Yan Hu Suo Rhizoma Corydalis
Yi Yi Ren Semen Coicis
Chi Shao (Yao) Radix Paeoniae rubrae
Fu Ling Sclerotium Poriae albae
E Zhu Rhizoma Curcumae zedoariae
San Ling Rhizoma Sparganii
Ze Lan Herba Lycopi
Lu Lu Tong Fructus Liquidambaris
San Qi Radix Notoginseng
Gui Zhi Ramulus Cinnamoni
Dang Gui Radix Angelicae sinensis
Chuan Xiong Rhizoma Ligustici wallichii
Huang Bai Cortex Phellodendri
Tu Si Zi Semen Cuscutae
Qian Cao Gen Radix Rubiae
Shu Di Huang Radix Rehmanniae preparata
Mu Dan Pi Cortex Moutan
Blood stasis in the Lower Burner, Dampness in the Lower Burner, Kidney deficiency.
Invigorate Blood, dissolve masses, drain Dampness, tonify the Kidneys.
Tongue: Purple sides.
Pulse: Wiry or choppy.
Gui Zhi Fu Ling Wan
Differences from Classical Antecedent
Stronger “breaking” Blood action, drain Dampness.
Giovanni Discusses Treatment in Phase 1 of the Four Phases of the Menstrual Cycle
Blood stasis in the Lower Burner and often Dampness in the Lower Burner too, being Full patterns usually occur against a background of Kidney deficiency.
The term Ji Ju appears in the “Classic of Difficulties” which distinguishes the two types: “Ji masses pertain to Yin and Ju masses to Yang … When Qi accumulates it gives rise to Ji masses, when it gathers it gives rise to Ju masses. Ji masses arise from the Yin organs and Ju masses from the Fu organs.”
The “Prescriptions of the Golden Cabinet” by Zhang Zhong Jing says: “Ji masses arise from the Yin organs and they cannot be moved; Ju masses arise from the Yang organs, they come and go, the pain has no fixed location, and they are easier to address.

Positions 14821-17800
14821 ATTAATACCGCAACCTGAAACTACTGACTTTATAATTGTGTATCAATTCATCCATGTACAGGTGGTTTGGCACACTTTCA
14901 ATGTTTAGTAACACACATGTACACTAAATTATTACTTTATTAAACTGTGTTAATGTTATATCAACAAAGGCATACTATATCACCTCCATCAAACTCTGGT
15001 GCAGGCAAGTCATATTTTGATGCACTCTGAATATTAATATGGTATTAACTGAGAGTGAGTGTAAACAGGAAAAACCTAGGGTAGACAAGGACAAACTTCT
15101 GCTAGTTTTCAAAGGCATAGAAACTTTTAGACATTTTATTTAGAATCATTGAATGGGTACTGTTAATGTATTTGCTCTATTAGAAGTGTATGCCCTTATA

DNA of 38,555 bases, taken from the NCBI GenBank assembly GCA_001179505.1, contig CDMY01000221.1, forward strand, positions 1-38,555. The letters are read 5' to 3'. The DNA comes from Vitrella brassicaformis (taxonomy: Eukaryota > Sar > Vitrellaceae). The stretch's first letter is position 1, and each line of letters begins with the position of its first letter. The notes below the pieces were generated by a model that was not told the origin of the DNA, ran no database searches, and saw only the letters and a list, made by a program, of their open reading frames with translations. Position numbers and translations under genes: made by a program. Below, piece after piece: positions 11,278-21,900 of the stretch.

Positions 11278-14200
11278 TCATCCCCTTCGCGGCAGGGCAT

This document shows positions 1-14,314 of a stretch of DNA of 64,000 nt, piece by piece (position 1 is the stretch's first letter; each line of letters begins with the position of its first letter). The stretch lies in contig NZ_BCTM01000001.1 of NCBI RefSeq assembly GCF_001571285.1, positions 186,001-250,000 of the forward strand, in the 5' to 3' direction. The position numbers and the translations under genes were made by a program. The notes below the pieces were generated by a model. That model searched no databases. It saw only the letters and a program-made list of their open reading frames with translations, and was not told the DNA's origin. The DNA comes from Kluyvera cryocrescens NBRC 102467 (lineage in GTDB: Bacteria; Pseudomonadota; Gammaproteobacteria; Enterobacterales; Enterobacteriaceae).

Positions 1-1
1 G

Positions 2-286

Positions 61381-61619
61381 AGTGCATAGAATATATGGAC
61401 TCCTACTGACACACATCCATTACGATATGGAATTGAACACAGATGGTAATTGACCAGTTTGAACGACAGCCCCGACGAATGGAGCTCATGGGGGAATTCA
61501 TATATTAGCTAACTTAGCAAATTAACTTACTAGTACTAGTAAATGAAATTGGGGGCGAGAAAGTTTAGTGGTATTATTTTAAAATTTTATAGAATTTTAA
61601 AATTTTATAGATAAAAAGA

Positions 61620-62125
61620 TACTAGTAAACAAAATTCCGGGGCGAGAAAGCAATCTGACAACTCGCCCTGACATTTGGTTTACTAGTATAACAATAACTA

The “General Treatise on the Aetiology and Symptoms of Diseases” (AD 610) says: “Abdominal masses are due to cold and heat not being regulated [i.e. exposure to extremes of weather], irregular diet and stagnation of the Qi of the Yin organs. If they do not move they are called Zheng; if they are movable they are called Jia. “Jia” implies the meaning of “false”; this is because these masses can come and go and are not actual masses.
Since the time of the Tang dynasty eight types of women’s abdominal masses were described, i.e. yellow, green, dry, blood, fat, fox, snake and turtle mass. In the beginning stages of the condition the pathogenic factor (stagnation of Qi or stasis of Blood) is relatively weak and the body’s Qi relatively strong. In the middle stage, the body’s Qi is weakening and the pathogenic factor becoming more prominent. In the late stages, the pathogenic factor is very prominent and the masses very developed while the body’s Qi is very weak.
This formula is primarily to address the Manifestation i.e. invigorate Blood, eliminate stasis.
The first four herbs are a variation of Si Wu Tang (Four Substances Decoction) with Chi Shao substituting Bai Shao which nourishes and invigorates Blood.
- E Zhu and Ze Lan invigorate Blood
- Gui Zhi and Fu Ling Kuai help to invigorate Blood by regulating the fluids in the Lower Burner
- Mu Dan Pi invigorates Blood and clears Heat. Together with Fu Ling Kuai, Gui Zhi and Chi Shao, this herb forms a variation of the formula Gui Zhi Fu Ling Tang ( Ramulus Cinnamomi-Poria Decoction)
- Qian Cao Gen and Tian Qi Tienchi invigorate Blood
- Huang Bai and Yi Yi Ren drain Dampness from the Lower Burner
- Yi Yi Ren softens
Acupuncture should be used to address the Root, i.e. tonify the Kidneys and nourish Blood. Acupuncture would also be helpful in addressing the Directing and Penetrating vessels (Ren and Chong Mai) with points on the abdomen such as KI-14 Siman, KI-13 Qixue, Ren-4 Guanyuan, ST-28 Shuidao, ST-29 Guilai and extra point Zigong (3 cun lateral from Ren-3 Zhongji).
This product is a dietary (food) supplement, to be taken as directed by a qualified practitioner. It is not intended to treat, cure, diagnose or prevent any disease. Not to replace a varied diet. Not to be taken if nursing or if pregnant. Not to be consumed continuously for longer than 3 months.